It is always a treat to read a vintage crime magazine, and there are literally thousands to choose from. It all began over 15 years ago when I decided to collect the Creasey Mystery Magazine issued by Dalrow. The first three issues of CMM do not feature artwork. The remaining 9 issues do, and, much to my dismay, after I had completed the set, I found that #13 under the new publishers featured a commissioned R.W.S. cover left over from the Dalrow outfit. Well, shit, I just HAD to have THAT issue, right? So, yes, I have the first 13 issues of this rare publication.
Bizarrely enough, the original index on this magazine showed that half the stories were reprints, and the remainder likely reprints or originals, but, nobody knew. So I took the 13 under my wing and worked toward indexing them proper for FictionMags Index site, many years ago. That was good fun.
Recently enough, I read the first issue and posted my thoughts on Facebook, but, it didn’t elicit much reaction. Why? Well. Screw it. I finally got around to reading a second issue, because I found it on the shelf after unpacking a box, to be a spare copy!
The lead story is a novelette by John Creasey himself: The Toff Beside the Sea. It’s unclear whether the story is new or reprint since Creasey had been known to supply fresh material. Richard Rollison aka The Toff is at Bournemouth on an insurance assignment when he spots murderer Slick Orde nab a beautiful young lady. He pursues them, only to be tossed over the side of a bridge. He survives by clutching at a rope and local police arrest the man, given to be one Henry Orde. Nothing further is given to us on Henry, insofar as relationship to Slick. As the tale progresses, we learn that the girl is in the influence of Slick via blackmail, and that he is working an illegal trade in diamonds. An unremarkable tale, to say the least.
Reprinted is The Stymphalian Birds by Agatha Christie appeared in America’s This Week magazine (Sep 1939). The The Labors of Hercules stories were aired in 1938. Here, Hercule Poirot enters the story late to wrap up a plot involving blackmail and a pair of birdlike Polish women that seem sinister to the eye.
Matter of Habit by Peter Cheyney is a Jeremy Jones tale involving the theft of a gem. Jones enters the police department and earns himself a modest reward for discovering the location of the stolen gem. Simple story of theft and deceit. Original source of publication unknown, however, it has been found syndicated as early as 1939.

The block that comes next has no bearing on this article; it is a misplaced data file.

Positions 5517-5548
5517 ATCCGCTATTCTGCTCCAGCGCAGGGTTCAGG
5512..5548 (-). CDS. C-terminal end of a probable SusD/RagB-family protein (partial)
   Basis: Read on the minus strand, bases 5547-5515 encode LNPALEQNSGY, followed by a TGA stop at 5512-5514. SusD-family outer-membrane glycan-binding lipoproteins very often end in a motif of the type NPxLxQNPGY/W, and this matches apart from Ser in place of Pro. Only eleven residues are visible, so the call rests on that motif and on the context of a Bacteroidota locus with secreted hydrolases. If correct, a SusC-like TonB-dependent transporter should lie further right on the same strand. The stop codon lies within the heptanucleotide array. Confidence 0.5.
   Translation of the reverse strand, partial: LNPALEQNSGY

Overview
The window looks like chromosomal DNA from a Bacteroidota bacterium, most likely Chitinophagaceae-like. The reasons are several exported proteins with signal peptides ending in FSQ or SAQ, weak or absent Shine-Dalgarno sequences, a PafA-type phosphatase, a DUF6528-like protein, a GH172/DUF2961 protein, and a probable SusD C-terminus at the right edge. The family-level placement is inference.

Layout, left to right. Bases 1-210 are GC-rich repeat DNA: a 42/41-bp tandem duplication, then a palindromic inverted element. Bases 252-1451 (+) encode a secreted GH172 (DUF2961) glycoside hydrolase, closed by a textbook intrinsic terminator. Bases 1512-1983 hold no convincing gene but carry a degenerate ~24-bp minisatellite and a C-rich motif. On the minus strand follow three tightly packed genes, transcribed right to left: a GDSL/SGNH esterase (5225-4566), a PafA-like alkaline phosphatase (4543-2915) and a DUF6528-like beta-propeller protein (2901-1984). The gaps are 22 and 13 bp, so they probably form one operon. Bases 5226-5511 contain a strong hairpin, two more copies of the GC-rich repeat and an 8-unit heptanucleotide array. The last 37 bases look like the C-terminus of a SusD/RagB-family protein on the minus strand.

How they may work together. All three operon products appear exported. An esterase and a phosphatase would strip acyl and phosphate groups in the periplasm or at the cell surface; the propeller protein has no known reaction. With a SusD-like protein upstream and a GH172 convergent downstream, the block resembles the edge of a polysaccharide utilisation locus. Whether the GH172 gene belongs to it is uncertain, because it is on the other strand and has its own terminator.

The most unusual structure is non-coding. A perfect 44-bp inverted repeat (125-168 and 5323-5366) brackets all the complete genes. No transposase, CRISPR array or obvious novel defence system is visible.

Sense of Occasion by Hugh Maxwell Lowe is a tale of love and the traitorous relationship between two old friends, ruined by an absurd escape.
In Budding Sleuth Herbert Harris has the protagonist at a dance club (likely a “gentleman’s” club) waiting to hook up with his gal, another dancer, when a theft is performed. His lady is caught in the cross-hairs of accusation when the police arrive to investigate. But our nameless hero has other ideas, in a 3-page vignette that originally was published in The (London) Evening Standard, 28 July 1954.
Victor Bridges’ White Violets is an excellently contrived story full of fun, light suspense, and action. The story, whilst very much dated (it appeared five decades earlier in Harmsworth Red Magazine, 15 Jun 1915) holds up well enough. It is a simply told tale of two friends, the need for one to raise funds for an “idea,” and the other, Jimmy, is a doctor. While discussing means to raise funds, Jimmy teases his friend into solving a cipher printed in the newspaper. In unraveling the cipher, their curiosity is peaked to the point of following the instructions to the countryside, following a stranger, and uncovering a nefarious plot involving a father and his lovely daughter.
Purple Postcards by Stuart Palmer was actually the story that coerced me into reading this particular issue. Several years ago a fan asked me to scan the story so that he could reprint it. And yes, I did. I never heard from them again, nor received the standard complimentary copy. The story reportedly originated in 1939, source unknown, and stars Miss Hildegarde Withers to the rescue. Unfortunately for her, she needs rescuing herself, when she unwittingly walks in on the killer.
Bruce Graeme supplies Negative Clue in one of his thieving Blackshirt tales. When Richard Verrell aka Blackshirt, burglar extraordinaire, slips into the home of a rich citizen he finds that his information was erroneous. The owner of the house is home, but far from alive, and the killer just took a photo of Blackshirt kneeling over the corpse. Original source of publication unknown but I found it in Australia reprinted in 1938.
Lady at Bay by John Marsh is a simple tale of a fellow spotting a crying girl and like a sap, he follows her and inadvertently spares her the agony of paying blackmail money to hoodlums threatening to reveal her inappropriate extra-marital affair that actually never came to fruition. Thankfully, our hero is literate and remarkably keeps abreast of current events in the newspaper, revealing that her husband died earlier while she was out-and-about trying to get the required funds together, freeing her of her obligations to pay the creeps. And, our hero thinks, potentially allowing him to one day ask her out on a date!
Happy Killing !!!